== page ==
DAMASCUS - Syrian President Bashar al-Assad has said his forces would keep up the fight against the "terrorists" in the country, as Arab ministers were gathering in Cairo on Sunday to draw up sanctions against Damascus for pressing a crackdown against protesters and defying an ultimatum to allow in observers.
"At the first stage of the crisis we were gathering information and laying a map to know the whereabouts of the armed groups," Assad was quoted as telling a group of university students in a recent meeting. "After the month of Ramadan (three months ago), we started a qualitative operations. We directed severe and decisive blows to the terrorists. There will be no tolerance with them... we will follow them everywhere. ...
"The armed groups that terrify the Syrian citizens are divided into three groups: part of them belong to the Muslim Brotherhood, another part belong to the Takfiri Wahabi, and the third are those who have sentences to death or life imprisonment and who don't hesitate to commit such acts," Assad explained.
Assad's remarks have appeared on almost every Syrian private website.
Arab finance ministers on Saturday thrashed out a package of economic sanctions against Syria that would include the suspension of flights and freezing of government assets, a humiliating blow to a nation that was a founding member of the 22-member Arab coalition and considers itself the "beating heart" of the Arab nation.
If enacted by the foreign ministers later today, the new penalties would deal a stinging blow to an economy already suffering under sanctions from the European Union and the United States.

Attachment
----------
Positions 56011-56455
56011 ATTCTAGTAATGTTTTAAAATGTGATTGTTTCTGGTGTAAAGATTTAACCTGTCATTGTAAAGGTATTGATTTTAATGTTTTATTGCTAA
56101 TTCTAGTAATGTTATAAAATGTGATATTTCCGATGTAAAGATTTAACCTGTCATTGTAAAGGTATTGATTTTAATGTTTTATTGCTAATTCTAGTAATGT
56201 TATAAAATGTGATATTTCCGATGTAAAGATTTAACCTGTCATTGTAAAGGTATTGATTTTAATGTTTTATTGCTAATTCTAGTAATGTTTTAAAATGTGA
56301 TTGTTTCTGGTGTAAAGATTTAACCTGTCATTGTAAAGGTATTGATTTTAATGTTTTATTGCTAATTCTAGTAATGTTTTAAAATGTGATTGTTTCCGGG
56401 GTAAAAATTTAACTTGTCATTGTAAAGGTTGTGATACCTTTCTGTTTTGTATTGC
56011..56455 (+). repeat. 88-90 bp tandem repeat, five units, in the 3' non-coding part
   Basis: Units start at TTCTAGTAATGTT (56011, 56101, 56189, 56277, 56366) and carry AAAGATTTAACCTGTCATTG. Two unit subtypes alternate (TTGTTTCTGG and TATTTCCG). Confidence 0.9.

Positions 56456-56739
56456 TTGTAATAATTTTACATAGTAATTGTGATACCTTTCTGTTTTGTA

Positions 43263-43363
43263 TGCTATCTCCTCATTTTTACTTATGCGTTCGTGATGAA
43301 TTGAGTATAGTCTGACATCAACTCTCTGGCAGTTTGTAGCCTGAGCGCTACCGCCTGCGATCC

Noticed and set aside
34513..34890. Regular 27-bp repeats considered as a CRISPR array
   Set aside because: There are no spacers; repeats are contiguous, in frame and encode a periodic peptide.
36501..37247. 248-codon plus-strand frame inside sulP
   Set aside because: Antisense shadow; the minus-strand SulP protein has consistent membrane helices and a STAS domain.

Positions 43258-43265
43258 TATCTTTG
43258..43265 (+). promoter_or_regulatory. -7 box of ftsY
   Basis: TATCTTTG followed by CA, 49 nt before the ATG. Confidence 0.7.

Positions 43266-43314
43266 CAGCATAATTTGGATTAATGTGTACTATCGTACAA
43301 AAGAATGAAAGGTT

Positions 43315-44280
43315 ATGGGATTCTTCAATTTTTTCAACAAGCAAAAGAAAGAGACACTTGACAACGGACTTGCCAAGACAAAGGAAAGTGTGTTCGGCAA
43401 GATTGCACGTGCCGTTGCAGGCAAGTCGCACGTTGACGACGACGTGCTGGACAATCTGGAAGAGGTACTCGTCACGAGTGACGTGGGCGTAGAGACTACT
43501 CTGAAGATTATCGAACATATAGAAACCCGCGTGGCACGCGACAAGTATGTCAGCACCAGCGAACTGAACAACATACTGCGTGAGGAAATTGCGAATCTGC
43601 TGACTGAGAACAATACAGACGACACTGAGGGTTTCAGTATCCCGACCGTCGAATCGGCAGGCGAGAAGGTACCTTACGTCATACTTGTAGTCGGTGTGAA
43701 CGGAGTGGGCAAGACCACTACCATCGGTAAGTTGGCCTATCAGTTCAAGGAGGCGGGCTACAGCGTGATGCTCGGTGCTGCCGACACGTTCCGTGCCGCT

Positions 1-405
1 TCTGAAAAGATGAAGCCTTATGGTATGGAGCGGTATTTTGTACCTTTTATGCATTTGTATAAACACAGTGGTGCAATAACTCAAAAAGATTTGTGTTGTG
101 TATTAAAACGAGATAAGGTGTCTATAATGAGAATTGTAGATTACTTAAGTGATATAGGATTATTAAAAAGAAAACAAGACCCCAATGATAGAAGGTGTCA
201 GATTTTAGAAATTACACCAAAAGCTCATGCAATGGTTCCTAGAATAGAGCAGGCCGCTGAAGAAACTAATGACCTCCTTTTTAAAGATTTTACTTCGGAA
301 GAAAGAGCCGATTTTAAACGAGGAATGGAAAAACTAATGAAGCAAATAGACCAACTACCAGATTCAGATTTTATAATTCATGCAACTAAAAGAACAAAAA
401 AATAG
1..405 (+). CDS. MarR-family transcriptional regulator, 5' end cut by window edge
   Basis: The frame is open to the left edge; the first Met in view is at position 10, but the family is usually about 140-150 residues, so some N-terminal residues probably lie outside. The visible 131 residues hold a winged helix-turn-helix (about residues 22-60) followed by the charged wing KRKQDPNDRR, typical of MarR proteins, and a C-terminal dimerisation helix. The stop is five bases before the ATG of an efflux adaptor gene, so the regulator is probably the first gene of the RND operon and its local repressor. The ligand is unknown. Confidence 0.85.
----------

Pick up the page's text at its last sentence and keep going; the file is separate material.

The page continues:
Syria's two most vital sectors, oil and tourism, which account for more than a third of the government's revenues, have all but come to a halt.
Turkish Foreign Minister Ahmet Davutoglu said he would join Sunday's meeting to harmonize his government's measures with those of the Arab League, saying that Ankara's former ally had missed its "last chance" by failing to heed the Arab ultimatum.
Ankara already has some measures in hand against Damascus, including a suspension of joint oil exploration and a threat to halt power exports.
Assad responded: "The dream of the Ottoman Empire is still alive for some, although they know that they are unable to achieve.....They are trying to exploit some parties which embrace religious slogans to extend their influence in the Arab world," he told the students, adding that Damascus was destined to face "all kinds of conspiracies."
"After we come up from the current battle victorious, don't expect that we will stay at east as long as we say 'no' the America," he said, underlining that "you will definitely see those Arab brothers who stood against us in Damascus to extend their apologies after the end of the crisis."
The Syrian military on Friday vowed to "cut every evil hand" that targets the country's security and said the killing of six pilots Thursday afternoon in an ambush was a "dangerous escalation" in violence that has consumed the country for more than eight months. The U.N. says more than 3.500 have been killed; Damascus says the death toll is much less.
Syria has barred foreign journalists and prevented independent reporting, making escorted trips the only official way to cover events within the country.
Assad blames the unrest on a foreign plot to destabilize Syria, saying extremists and terrorists - not true reformers - are driving calls to oust him.
Despite the violence, Assad still has a firm grip on power, in part because the opposition remains fragmented and he retains the support of the business classes and minority groups who feel vulnerable> Importantly, he also has iron loyalty of the military on his side.
There have been, however, growing reports of army defectors and armed civilians fighting Assad's forces.
"If the desertion of dozens of soldiers is called a defection, then all the armies in the world have defections," Assad told the students in his last statement.